A prospective study of methamphetamine use as a predictor of high school non-attendance in Cape Town, South Africa

Pluddemann, Andreas ; Flisher, Alan J. ; McKetin, Rebecca ; Parry, Charles D. ; Lombard, Carl J. (2010-10)

Publication of this article was funded by the Stellenbosch University Open Access Fund.


Background: This prospective study investigated the association between life-long methamphetamine and other drug use and high school non-attendance, in a sample of high school students in Cape Town, South Africa. Methods: A random sample of 1535 high school students completed a baseline questionnaire in 2006, and were asked to complete a follow-up questionnaire 12 months later. The questionnaire included questions on substance use, including tobacco, alcohol, methamphetamine and cannabis use, demographic factors, and questions relating to school attendance and performance. Results: Forty-three percent of the students surveyed at baseline did not complete a follow-up questionnaire after 12 months. Compared with students who were not using selected substances, an adjusted logistic regression model showed that life-time methamphetamine use in addition to other substances was significantly associated with non-attendance (OR = 2.58, 95% CI: 1.24 - 5.36) when other non-substance use factors (repeating a year at school and being older than the norm for current grade) were taken into account. Conclusions: Early identification of students with methamphetamine and other substance use problems, and a supportive rather than punitive school policy, may be valuable in improving high school completion and student retention rates.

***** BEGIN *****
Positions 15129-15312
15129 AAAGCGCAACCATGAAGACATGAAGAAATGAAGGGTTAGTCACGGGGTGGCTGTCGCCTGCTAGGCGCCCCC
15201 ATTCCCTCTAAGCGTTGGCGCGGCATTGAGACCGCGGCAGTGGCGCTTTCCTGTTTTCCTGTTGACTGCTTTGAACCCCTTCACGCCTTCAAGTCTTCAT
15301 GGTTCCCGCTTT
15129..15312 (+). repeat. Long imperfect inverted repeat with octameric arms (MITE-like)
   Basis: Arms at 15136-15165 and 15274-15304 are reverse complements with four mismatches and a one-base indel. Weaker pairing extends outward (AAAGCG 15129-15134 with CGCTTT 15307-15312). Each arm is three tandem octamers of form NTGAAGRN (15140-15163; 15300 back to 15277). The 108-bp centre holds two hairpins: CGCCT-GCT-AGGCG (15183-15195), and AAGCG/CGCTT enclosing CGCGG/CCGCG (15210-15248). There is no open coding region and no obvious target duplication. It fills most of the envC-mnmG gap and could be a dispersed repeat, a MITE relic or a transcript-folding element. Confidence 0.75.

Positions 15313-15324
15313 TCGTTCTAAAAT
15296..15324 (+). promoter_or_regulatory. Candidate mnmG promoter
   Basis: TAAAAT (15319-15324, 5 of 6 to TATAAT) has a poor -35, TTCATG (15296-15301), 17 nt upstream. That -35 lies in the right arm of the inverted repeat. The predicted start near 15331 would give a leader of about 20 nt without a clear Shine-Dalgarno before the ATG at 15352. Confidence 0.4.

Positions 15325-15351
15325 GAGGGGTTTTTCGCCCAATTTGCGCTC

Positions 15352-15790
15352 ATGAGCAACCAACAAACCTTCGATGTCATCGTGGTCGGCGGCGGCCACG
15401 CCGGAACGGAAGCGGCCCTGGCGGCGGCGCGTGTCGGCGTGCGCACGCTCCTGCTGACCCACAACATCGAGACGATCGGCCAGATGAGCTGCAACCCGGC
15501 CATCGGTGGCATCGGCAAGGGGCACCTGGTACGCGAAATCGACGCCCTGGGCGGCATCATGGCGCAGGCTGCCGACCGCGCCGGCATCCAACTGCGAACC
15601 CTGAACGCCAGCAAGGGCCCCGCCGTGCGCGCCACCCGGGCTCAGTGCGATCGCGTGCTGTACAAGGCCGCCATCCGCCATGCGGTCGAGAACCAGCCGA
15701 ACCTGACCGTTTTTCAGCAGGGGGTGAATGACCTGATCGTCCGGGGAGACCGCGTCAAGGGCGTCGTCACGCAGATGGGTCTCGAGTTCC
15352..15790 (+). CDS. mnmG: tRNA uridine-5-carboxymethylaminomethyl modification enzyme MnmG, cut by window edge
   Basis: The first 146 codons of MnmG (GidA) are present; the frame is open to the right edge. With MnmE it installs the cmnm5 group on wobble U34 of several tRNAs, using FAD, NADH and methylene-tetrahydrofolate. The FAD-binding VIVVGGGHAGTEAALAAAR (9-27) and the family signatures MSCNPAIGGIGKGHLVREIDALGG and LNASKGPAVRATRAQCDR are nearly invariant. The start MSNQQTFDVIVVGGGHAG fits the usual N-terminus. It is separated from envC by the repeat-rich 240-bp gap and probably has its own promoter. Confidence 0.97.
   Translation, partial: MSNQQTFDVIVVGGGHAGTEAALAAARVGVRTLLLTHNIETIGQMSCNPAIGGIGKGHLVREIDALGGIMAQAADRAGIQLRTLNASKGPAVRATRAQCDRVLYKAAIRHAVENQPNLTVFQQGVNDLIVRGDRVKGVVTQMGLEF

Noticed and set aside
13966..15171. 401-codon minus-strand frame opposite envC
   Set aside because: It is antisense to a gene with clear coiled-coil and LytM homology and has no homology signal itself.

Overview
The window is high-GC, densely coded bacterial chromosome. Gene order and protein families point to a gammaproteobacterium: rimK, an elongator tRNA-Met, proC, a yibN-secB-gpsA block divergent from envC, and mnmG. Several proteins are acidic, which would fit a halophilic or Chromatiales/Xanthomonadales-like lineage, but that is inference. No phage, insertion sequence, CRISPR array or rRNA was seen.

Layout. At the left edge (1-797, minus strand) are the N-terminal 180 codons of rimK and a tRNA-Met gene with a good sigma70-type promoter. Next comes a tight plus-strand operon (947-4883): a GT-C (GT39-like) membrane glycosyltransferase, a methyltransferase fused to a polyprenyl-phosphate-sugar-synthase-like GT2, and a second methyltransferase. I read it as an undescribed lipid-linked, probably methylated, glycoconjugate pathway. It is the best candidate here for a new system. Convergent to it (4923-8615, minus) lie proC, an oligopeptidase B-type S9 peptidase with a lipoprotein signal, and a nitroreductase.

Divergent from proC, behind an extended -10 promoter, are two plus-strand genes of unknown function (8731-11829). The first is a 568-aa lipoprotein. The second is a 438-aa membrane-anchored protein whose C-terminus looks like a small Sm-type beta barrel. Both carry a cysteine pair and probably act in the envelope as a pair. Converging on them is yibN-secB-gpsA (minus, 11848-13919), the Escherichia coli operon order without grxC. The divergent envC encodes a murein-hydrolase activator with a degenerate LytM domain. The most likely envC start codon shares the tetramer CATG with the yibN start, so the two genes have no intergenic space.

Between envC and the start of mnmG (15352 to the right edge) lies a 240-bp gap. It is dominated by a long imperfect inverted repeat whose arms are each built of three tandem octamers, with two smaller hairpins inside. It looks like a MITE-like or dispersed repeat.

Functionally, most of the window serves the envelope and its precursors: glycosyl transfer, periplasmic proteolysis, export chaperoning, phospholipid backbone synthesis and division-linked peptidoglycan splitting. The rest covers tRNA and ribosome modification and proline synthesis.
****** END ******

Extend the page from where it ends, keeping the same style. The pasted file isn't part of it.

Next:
Please refer to this item in SUNScholar by using the following persistent URL: http://hdl.handle.net/10019.1/5063
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